Must Read Money Stories for Monday, March 21

by March 21, 2016

 

Bid For Bankrupt Newspapers. Freedom Communications Inc. — the bankrupt publisher of California’s Orange County Register and the Press-Enterprise — says it would accept Digital First Media’s $51.8 million takeover offer, Reuters reported on Sunday. That sum is lower than the $56 million that Tribune Publishing Co., owner of the Los Angeles Times, bid. However, the U.S. Department of Justice threw a wrench in those plans when late last week it filed a lawsuit trying to block the deal. The DOJ says the Tribune offer, should it go through, would stymie competition because it’d give the company vast control of all newspaper sales in Orange County and Riverside where the two papers are located.

Paint Companies Unite. Two of the biggest players in the paint industry have agreed to unite in a cash deal estimated at nearly $9 billion, Reuters reported. Sherwin-Williams Co. reached the agreement to buy rival Valspar Corp. as a means to expand brand portfolio and operations overseas, the companies said on Sunday. The union, expected to save the companies $280 million annually within two years, is set to close by the end of the first quarter in 2017. Both firms expect the deal to pass muster with antitrust regulators without divesting any assets.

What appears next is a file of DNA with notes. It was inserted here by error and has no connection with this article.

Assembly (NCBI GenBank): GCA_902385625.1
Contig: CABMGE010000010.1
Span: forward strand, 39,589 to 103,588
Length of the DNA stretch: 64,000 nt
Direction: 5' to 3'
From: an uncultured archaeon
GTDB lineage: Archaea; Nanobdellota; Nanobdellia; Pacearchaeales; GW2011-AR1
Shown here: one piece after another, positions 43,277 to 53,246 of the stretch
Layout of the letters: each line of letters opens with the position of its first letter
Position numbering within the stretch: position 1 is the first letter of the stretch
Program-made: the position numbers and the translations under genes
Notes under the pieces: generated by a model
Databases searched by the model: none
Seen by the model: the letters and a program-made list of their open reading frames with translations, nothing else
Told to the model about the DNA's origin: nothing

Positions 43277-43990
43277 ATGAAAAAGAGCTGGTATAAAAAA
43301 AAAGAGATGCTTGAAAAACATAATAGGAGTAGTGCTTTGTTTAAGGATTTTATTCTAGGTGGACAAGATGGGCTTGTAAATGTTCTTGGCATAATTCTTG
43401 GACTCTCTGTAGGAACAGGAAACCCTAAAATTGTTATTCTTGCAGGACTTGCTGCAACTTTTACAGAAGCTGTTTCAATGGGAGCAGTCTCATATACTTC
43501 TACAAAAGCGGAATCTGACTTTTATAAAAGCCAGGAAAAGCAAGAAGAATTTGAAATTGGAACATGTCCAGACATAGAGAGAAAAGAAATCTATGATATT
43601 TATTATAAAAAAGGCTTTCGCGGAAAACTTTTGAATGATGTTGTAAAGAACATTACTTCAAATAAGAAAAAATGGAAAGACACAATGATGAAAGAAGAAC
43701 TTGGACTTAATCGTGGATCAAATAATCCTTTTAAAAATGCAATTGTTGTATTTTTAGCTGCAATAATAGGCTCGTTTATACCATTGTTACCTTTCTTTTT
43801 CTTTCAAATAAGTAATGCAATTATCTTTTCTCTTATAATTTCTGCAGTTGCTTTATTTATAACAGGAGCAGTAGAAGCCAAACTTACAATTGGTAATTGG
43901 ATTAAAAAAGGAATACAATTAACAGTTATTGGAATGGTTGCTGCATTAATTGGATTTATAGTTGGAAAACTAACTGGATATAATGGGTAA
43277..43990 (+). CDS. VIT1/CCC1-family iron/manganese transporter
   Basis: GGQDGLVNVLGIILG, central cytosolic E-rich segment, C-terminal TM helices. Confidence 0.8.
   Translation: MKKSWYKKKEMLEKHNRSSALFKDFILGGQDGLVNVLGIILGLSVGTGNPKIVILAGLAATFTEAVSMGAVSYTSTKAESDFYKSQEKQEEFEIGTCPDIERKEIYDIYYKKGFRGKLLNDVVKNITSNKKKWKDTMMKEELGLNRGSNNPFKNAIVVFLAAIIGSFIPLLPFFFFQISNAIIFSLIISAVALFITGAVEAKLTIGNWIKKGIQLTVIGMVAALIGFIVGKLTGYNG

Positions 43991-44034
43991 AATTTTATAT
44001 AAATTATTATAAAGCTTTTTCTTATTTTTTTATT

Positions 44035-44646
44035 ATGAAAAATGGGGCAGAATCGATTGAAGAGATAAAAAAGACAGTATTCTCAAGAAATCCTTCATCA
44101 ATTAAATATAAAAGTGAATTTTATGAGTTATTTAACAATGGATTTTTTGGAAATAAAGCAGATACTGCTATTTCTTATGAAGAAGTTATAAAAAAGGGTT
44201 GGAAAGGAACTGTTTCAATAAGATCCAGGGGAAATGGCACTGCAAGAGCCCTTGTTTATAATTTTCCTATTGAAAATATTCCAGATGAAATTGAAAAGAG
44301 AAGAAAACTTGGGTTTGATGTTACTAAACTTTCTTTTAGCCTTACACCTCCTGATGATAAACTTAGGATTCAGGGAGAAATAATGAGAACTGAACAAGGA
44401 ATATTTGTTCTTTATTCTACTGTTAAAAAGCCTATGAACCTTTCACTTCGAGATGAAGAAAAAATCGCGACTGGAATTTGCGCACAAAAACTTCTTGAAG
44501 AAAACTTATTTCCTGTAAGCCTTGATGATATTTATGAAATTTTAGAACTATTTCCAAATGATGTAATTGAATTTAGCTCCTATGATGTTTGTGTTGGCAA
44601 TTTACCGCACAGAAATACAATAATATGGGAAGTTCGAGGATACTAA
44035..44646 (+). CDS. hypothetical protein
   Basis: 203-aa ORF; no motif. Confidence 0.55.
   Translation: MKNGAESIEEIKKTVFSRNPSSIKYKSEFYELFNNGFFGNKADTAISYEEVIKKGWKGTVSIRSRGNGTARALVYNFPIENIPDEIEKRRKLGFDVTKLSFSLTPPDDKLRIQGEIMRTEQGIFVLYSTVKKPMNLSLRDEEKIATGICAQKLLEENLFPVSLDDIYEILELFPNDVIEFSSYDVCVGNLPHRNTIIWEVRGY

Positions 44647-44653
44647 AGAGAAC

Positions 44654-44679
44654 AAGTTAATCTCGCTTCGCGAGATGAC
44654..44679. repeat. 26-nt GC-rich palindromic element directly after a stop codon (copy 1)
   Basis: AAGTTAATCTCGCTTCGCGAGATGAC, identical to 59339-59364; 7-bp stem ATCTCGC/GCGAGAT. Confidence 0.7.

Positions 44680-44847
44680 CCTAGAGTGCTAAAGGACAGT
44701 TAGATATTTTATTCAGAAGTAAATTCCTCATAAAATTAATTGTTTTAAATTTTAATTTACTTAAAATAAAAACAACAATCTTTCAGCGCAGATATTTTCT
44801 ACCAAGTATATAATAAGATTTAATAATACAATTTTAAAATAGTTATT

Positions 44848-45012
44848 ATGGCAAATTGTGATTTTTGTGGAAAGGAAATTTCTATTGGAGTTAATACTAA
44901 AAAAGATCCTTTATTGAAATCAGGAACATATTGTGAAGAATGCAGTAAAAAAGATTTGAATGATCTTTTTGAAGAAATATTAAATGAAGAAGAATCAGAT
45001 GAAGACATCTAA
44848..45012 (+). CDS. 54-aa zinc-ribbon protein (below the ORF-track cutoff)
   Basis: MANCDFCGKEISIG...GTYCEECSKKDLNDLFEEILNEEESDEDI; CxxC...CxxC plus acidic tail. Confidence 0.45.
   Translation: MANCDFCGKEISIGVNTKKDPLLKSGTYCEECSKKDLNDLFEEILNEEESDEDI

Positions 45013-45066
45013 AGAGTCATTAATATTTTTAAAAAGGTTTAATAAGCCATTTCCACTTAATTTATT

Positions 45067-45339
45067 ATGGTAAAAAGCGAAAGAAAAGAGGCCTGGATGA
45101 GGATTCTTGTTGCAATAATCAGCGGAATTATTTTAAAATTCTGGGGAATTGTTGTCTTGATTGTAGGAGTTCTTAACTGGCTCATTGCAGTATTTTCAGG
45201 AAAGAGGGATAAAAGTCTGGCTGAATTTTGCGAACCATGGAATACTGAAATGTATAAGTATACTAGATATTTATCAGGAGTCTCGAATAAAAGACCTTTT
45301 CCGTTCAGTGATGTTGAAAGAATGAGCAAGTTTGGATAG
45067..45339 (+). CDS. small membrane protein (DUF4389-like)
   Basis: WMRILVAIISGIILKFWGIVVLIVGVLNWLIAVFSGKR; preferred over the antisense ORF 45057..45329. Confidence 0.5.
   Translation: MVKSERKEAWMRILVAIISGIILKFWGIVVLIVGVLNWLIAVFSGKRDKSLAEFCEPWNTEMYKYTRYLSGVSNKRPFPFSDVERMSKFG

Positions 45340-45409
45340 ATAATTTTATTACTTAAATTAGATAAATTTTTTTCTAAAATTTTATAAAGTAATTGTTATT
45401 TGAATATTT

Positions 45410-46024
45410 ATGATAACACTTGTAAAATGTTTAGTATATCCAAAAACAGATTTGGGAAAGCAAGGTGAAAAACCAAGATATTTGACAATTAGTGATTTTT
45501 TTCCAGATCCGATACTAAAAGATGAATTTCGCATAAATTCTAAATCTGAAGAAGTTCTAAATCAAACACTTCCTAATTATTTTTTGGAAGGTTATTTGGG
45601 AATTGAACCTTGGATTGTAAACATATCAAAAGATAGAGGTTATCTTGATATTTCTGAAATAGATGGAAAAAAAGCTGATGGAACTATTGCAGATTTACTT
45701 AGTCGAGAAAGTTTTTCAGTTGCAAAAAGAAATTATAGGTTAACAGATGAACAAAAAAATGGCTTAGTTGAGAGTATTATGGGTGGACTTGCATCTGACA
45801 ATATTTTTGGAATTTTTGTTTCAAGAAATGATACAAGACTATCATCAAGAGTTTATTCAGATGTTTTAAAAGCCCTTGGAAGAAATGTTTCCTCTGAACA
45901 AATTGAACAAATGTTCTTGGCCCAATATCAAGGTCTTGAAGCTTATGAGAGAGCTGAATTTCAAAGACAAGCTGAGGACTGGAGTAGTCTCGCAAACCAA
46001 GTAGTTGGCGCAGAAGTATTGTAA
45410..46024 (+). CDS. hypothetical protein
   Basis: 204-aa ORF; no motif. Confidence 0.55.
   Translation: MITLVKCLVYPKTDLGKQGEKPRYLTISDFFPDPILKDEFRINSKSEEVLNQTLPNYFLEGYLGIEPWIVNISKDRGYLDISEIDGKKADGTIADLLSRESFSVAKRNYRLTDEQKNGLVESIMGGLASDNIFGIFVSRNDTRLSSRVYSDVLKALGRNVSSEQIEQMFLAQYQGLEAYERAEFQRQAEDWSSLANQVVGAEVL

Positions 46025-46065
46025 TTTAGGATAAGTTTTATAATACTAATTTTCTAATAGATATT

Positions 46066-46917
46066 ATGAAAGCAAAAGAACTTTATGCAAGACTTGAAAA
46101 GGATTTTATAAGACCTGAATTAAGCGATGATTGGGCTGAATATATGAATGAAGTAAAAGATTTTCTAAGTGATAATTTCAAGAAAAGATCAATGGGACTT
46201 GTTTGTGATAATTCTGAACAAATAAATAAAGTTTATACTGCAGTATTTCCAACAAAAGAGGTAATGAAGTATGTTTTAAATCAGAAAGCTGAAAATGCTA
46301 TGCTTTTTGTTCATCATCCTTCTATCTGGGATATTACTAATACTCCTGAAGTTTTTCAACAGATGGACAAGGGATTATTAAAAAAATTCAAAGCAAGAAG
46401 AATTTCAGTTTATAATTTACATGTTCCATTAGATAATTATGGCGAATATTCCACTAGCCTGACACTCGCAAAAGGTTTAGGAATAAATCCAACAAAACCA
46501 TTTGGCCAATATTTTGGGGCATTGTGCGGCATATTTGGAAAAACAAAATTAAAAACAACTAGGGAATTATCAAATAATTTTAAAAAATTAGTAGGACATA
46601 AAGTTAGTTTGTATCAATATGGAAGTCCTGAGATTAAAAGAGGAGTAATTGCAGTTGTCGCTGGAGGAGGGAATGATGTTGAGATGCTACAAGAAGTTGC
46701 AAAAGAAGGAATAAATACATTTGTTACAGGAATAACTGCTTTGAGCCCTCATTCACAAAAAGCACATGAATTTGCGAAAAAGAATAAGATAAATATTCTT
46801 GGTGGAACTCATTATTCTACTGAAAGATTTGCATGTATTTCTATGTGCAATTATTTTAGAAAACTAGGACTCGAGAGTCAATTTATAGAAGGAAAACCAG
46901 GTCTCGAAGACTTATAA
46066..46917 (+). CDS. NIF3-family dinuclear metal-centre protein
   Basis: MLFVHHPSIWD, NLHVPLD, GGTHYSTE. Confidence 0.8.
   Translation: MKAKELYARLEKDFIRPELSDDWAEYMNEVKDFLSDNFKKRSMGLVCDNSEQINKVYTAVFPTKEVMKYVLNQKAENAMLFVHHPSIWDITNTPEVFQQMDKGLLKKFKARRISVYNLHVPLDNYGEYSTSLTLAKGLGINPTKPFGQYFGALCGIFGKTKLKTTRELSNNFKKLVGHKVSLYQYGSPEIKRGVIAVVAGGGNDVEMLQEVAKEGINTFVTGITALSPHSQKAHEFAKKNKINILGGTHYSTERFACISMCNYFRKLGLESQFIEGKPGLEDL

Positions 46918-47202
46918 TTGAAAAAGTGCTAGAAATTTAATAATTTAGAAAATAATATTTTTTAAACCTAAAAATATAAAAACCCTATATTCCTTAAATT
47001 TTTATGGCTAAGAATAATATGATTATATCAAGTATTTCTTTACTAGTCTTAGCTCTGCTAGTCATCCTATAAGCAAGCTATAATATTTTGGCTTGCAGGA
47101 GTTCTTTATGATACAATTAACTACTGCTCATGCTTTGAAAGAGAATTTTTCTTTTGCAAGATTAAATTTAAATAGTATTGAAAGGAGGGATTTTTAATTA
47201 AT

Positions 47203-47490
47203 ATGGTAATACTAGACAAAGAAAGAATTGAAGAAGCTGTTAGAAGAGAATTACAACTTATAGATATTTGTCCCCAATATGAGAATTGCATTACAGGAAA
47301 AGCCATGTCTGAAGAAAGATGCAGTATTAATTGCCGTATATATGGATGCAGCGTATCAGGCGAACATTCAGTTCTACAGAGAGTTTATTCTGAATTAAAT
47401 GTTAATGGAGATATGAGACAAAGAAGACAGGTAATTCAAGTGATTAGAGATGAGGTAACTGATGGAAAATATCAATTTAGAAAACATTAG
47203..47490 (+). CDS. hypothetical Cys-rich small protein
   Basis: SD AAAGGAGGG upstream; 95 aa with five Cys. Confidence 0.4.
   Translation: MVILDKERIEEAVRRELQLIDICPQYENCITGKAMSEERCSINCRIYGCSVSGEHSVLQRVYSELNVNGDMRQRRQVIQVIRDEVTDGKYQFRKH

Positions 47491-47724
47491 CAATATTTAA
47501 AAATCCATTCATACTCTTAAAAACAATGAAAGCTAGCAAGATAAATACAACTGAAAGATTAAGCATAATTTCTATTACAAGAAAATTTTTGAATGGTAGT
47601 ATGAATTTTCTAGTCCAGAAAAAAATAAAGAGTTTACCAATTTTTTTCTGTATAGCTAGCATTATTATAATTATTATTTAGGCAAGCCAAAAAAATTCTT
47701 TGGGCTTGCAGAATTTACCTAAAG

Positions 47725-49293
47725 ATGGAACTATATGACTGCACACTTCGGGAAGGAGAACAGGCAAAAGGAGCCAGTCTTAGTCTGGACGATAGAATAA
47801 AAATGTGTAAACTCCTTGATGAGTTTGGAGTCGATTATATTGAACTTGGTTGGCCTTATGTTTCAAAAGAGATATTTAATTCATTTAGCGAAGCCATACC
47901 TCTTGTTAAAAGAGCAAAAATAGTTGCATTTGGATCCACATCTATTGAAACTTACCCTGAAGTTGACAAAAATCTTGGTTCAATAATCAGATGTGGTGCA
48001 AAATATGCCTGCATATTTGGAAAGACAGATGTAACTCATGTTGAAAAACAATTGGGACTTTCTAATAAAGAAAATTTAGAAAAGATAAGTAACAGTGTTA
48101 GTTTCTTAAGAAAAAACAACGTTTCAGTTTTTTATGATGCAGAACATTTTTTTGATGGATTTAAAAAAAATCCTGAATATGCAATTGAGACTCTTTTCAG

Divide Over Movie Streaming. Hollywood remains divided over the Screening Room, a tech startup many suspect might disrupt the movie-making business, according to the New York Times on Sunday. Screening Room, which made a big splash in Variety earlier this month, wants to offer consumers the ability to rent movies from their living rooms the same day the films hit theaters via a device valued at $150. But first, the startup needs movie studios to embrace the idea.

GMO Fight Heating Up. The food industry is reeling over a proposed legislation’s stalling in the U.S. Senate last week that would’ve thrown a wet blanket over Vermont’s trailblazing new law that will require GMO labels beginning July 1, the Wall Street Journal reported Sunday. Vermont itself is a small piece of the equation, but the law is certain to have ripple effects on the industry’s supply chain far beyond that state’s borders. To that end, General Mills, for example, said on Friday it intends to put GMO labels on all its packaged-food products nationwide — a far simpler move than devising a Vermont-specific distribution network.